Clear Your Marketing Clutter

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At the end of every year my husband and I purge 150 pounds of “stuff.” We have done it a number of times, and it is extremely fulfilling! Granted, the 150 pounds is a concept (rather than an actual scale) that pushes us to achieve a higher awareness of de-cluttering, but this visual works. We haul out all kinds of unnecessary junk. 

As 2012 rapidly approaches, I encourage you to tidy up your marketing. Discard any old efforts that have not worked and open up space for the “new.” View your marketing from a fresh, clean perspective. As you throw away initiatives you no longer want to use—figuratively and literally—let go of the negative attachment you may have, such as feelings of failure or wishing you knew better. 

To create my marketing plan, I take the same abundant positioning each year that I do when I help financial planning clients look at their spending plan in the context of their big picture goals: I don’t worry about rehashing the mistakes of the past; I simply review the year, note lessons learned, and let go of the rest. I direct the majority of my energy to designing exactly what I want to create for the year ahead. 

You can too. Start with the primary objective of your marketing. Most likely, this is a revenue number or a tally of clients (for example: create $300,000 of income this year; surprise and delight 25 clients). 

As you can see, I present goals proactively and reflective of the attitude I want to personify. 

  • What part of that goal comes from current clients? From new clients? From other revenue sources (e.g. information products)?
  • What strategies will you implement to achieve your goal from each source? 
  • What parts of the experience in the “lead to lifelong client continuum” do you want to improve or build out? 

Write down the first area that you will focus on in 2012. Get specific. For example, you may decide your primary initiative is to build your list and create a valuable relationship over time through email communication that eventually translates into clients. Build a “machine” or “system,” if you will.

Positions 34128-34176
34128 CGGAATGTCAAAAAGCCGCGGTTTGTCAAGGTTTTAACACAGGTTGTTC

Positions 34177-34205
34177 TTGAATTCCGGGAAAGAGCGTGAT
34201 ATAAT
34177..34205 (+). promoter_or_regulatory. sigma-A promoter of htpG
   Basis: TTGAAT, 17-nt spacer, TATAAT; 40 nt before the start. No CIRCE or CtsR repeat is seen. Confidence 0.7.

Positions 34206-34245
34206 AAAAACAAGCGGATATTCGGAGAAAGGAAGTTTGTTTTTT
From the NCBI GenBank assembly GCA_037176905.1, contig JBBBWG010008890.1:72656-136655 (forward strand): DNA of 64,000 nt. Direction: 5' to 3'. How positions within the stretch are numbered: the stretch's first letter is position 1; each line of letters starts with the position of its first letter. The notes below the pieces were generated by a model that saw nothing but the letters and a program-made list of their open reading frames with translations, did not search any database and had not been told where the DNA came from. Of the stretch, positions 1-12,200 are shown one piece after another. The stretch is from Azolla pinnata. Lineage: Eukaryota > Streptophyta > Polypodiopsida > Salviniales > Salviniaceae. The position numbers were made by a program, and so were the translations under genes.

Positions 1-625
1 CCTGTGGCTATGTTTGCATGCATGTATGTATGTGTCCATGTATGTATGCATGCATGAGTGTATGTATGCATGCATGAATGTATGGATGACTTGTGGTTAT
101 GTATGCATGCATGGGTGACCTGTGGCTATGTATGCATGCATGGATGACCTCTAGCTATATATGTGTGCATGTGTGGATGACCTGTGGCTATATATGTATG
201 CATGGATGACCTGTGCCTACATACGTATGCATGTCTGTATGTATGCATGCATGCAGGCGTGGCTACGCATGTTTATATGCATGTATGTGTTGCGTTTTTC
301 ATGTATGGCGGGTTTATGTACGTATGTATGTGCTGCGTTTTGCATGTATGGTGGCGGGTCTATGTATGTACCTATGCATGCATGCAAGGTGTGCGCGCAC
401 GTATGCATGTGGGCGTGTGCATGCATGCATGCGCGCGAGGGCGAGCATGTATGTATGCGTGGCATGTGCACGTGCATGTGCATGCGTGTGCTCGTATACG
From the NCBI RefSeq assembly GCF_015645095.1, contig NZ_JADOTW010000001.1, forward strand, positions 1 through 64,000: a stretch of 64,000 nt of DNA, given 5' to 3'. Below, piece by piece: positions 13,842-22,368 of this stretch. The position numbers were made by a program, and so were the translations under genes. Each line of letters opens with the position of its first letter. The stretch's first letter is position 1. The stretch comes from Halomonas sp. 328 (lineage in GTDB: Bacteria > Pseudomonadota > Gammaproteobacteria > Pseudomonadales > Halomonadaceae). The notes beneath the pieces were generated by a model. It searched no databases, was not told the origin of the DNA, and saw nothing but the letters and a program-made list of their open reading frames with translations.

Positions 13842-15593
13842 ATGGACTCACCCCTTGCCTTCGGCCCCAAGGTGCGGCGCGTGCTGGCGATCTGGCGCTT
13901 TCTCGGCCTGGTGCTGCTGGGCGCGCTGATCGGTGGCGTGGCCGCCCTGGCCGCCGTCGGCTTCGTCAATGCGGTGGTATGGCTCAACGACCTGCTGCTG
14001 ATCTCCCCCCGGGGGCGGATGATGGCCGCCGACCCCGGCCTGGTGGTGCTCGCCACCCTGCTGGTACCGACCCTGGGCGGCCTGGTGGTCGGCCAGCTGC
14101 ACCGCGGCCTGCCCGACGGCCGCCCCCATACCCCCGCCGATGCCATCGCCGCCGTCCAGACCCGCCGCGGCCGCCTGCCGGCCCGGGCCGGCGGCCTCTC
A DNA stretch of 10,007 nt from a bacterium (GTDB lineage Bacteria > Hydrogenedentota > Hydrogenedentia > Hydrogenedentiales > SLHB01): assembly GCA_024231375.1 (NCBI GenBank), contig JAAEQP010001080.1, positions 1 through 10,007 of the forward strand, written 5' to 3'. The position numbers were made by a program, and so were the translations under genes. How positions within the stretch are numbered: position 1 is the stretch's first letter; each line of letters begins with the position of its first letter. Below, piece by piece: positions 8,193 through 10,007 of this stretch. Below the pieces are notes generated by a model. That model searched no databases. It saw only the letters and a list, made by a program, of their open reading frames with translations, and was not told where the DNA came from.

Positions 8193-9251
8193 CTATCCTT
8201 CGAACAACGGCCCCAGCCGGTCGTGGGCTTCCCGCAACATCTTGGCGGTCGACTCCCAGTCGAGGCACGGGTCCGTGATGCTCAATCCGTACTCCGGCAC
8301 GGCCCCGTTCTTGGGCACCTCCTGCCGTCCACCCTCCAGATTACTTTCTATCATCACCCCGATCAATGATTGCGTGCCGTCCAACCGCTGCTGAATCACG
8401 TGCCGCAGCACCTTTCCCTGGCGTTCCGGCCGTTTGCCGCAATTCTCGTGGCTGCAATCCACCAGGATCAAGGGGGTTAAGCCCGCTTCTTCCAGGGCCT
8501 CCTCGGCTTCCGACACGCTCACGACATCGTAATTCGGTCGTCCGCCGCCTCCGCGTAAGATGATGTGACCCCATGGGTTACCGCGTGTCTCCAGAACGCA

Next, outline the categories that you have to address to make this effort happen. In this example, it could be:
1.  Select an email/CRM system
2.  Revamp website home page to include email capture form and freemium offer
3.  Map out email communication stream from point of capture through meeting

For each category, drill down to the next step you have to take to move forward. Identify the resources you will need for each step that is beyond your expertise. Continue to detail out until you have completed a full schedule that you can follow. You will have the single daily actions to move forward toward your ultimate 2012 goal. Plus, with the purge complete, your distractions are in the dumpster and you have clarity. No longer will you have to sit at your desk tempted to undertake the marketing gimmick du jour; you will know exactly where to direct your energy.

And to think, it can all start with a trash bag and an open mind. 

Kristin Harad, CFP®
President
Next 10 Clients
San Francisco

One thought on “Clear Your Marketing Clutter

  1. I like the attitude embodied in what you said here: “I don’t worry about rehashing the mistakes of the past; I simply review the year, note lessons learned, and let go of the rest.”

    Like

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